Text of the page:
The Financial Conduct Authority (FCA) is ranked in the UK Workplace Equality Index of the well-known British organization Stonewall, i.e. an annual list of the 100 workplaces in Great Britain considered as the most inclusive for LGBT+ persons. The FCA is an independent public body responsible for regulating the financial market so as to keep it “transparent, fair and efficient” through its oversight of the approximately 51,000 financial services firms in the UK.
Among other issues, the FCA is also working toward gender parity, and last year, along with other recommendations made to hundreds of companies listed on the London Stock Exchange, it included the recommendation that at least 40 percent of a company’s top corporate and executive board positions, and at least one position on the board, should be held by women. In short, these are the so-called pink quotas which, however, soon turned out to be rainbow quotas, since the FCA specified that they would be “[…] including those who identify themselves as women”.
That policy, however, does not appear in the final document issued on April 20, following surveys of 540 companies, which took place between July and October. In fact, out of 540 responses received by the FCA, 439 focused exclusively on the issue of women’s representation among senior staff in big business, with 438 of those responses stating that they were opposed to including men who self-identify as women in the rule about the minimum 40% of female presence.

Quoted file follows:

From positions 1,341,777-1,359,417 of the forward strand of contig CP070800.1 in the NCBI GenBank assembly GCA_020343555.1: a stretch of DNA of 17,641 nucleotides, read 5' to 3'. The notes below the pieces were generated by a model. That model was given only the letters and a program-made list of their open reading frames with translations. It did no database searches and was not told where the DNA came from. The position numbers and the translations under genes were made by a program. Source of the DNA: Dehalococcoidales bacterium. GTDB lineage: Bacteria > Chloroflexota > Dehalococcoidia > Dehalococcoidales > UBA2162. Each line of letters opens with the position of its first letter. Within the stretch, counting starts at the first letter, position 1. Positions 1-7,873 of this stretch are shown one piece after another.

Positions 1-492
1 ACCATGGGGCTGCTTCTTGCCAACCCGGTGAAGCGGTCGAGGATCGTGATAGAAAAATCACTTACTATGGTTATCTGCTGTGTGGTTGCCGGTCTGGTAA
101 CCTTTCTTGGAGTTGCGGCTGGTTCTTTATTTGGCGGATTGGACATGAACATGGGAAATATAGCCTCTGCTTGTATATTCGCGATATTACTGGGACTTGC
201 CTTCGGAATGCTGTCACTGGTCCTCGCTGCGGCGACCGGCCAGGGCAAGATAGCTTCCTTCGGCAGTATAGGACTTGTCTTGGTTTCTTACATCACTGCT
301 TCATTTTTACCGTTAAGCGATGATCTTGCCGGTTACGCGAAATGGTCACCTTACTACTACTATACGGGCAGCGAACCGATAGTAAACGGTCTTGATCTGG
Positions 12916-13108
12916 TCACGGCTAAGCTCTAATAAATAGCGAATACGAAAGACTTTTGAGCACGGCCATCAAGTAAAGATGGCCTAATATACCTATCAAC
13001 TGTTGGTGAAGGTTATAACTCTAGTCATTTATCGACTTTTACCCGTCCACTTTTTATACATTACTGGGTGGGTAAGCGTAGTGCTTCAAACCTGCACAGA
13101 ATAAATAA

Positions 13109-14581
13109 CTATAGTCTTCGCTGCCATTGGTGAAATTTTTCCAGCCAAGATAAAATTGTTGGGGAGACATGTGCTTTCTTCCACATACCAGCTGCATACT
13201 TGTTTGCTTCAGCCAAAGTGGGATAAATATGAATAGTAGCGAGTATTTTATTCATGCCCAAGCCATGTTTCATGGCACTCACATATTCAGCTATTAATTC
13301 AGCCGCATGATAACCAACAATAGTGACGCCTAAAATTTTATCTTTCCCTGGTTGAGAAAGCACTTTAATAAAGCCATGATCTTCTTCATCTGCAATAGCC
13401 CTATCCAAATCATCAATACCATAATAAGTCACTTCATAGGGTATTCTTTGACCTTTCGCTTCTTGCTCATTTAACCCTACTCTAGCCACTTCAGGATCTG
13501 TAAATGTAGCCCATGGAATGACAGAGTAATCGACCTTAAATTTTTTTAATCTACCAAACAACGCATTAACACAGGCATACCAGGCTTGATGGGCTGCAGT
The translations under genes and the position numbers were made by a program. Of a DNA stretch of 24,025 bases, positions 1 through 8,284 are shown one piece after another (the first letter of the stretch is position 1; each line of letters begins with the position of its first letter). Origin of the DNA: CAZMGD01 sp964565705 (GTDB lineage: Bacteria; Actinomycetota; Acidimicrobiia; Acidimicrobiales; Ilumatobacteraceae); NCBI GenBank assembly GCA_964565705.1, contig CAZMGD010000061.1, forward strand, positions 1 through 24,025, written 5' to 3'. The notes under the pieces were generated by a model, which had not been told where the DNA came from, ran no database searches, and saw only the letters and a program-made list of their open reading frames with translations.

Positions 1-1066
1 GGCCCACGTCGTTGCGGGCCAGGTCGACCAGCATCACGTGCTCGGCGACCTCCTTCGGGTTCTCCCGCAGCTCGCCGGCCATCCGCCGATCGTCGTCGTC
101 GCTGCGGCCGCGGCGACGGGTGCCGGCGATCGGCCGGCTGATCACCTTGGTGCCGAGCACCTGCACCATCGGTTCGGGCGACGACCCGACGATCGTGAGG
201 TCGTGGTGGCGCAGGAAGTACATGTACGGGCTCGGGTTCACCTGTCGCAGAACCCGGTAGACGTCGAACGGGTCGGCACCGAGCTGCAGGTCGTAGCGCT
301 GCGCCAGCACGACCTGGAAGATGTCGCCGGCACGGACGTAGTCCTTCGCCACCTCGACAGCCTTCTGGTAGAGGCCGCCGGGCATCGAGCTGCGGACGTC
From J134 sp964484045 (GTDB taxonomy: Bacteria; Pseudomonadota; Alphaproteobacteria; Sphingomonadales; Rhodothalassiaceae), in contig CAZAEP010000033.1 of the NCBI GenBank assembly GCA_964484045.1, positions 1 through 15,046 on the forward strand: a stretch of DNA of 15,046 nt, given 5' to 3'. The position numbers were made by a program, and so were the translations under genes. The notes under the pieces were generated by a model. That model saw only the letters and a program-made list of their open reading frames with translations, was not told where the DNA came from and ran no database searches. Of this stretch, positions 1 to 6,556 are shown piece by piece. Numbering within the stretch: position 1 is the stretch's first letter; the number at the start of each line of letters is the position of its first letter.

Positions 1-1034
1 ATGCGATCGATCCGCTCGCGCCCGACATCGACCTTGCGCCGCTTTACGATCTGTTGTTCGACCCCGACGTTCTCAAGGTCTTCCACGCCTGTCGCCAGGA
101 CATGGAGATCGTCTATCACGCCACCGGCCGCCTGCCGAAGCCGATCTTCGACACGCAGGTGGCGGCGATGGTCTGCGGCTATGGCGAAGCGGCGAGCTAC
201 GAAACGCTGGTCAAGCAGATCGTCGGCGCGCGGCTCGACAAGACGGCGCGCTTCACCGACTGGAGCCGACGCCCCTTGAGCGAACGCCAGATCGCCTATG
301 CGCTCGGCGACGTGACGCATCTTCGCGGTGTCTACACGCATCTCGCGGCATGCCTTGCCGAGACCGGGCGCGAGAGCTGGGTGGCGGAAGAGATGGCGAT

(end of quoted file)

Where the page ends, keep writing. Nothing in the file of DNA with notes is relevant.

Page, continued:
Respondents said that the targets set for female presence in key corporate positions “based on self-identified gender could lead to more men by sex on boards,” undermining “the stated purpose of the proposals to improve diversity,” noting that such a policy would be contrary to the existing equalities legislation.
Maya Forstater, executive director of the Sex Matters advocacy group, who has suffered dismissal and prosecution in the past for stating in a tweet that transgender men are not women, also spoke on the issue. Forstater stated that “The FCA was wise to allow companies to report straightforwardly on the proportion of male and female members of its boards, in line with the Equality Act and the Companies Act“, adding that it is “not for the financial regulator to redefine what ‘man’ and ‘woman’ mean.”